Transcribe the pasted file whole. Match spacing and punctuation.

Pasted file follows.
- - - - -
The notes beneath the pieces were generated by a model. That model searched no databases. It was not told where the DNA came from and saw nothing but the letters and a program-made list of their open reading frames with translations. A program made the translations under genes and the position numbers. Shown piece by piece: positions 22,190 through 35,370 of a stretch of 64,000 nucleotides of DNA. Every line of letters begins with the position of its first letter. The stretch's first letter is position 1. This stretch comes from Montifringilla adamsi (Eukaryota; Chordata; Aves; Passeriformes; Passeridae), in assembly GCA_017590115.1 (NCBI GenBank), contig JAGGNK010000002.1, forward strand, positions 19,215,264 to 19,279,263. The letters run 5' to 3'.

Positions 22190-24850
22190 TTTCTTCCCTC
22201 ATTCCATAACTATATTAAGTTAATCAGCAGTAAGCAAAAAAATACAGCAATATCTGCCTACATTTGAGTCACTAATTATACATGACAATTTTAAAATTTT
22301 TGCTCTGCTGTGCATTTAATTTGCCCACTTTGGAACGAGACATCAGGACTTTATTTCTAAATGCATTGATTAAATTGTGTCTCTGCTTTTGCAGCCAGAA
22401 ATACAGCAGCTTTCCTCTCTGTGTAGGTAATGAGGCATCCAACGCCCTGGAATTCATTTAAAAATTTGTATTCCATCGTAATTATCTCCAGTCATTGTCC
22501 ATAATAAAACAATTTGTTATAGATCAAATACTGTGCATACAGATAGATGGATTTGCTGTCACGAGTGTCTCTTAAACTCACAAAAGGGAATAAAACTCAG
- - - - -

The notes beneath the pieces were generated by a model. That model searched no databases. It was not told where the DNA came from and saw nothing but the letters and a program-made list of their open reading frames with translations. A program made the translations under genes and the position numbers. Shown piece by piece: positions 22,190 through 35,370 of a stretch of 64,000 nucleotides of DNA. Every line of letters begins with the position of its first letter. The stretch's first letter is position 1. This stretch comes from Montifringilla adamsi (Eukaryota; Chordata; Aves; Passeriformes; Passeridae), in assembly GCA_017590115.1 (NCBI GenBank), contig JAGGNK010000002.1, forward strand, positions 19,215,264 to 19,279,263. The letters run 5' to 3'.

Positions 22190-24850
22190 TTTCTTCCCTC
22201 ATTCCATAACTATATTAAGTTAATCAGCAGTAAGCAAAAAAATACAGCAATATCTGCCTACATTTGAGTCACTAATTATACATGACAATTTTAAAATTTT
22301 TGCTCTGCTGTGCATTTAATTTGCCCACTTTGGAACGAGACATCAGGACTTTATTTCTAAATGCATTGATTAAATTGTGTCTCTGCTTTTGCAGCCAGAA
22401 ATACAGCAGCTTTCCTCTCTGTGTAGGTAATGAGGCATCCAACGCCCTGGAATTCATTTAAAAATTTGTATTCCATCGTAATTATCTCCAGTCATTGTCC
22501 ATAATAAAACAATTTGTTATAGATCAAATACTGTGCATACAGATAGATGGATTTGCTGTCACGAGTGTCTCTTAAACTCACAAAAGGGAATAAAACTCAG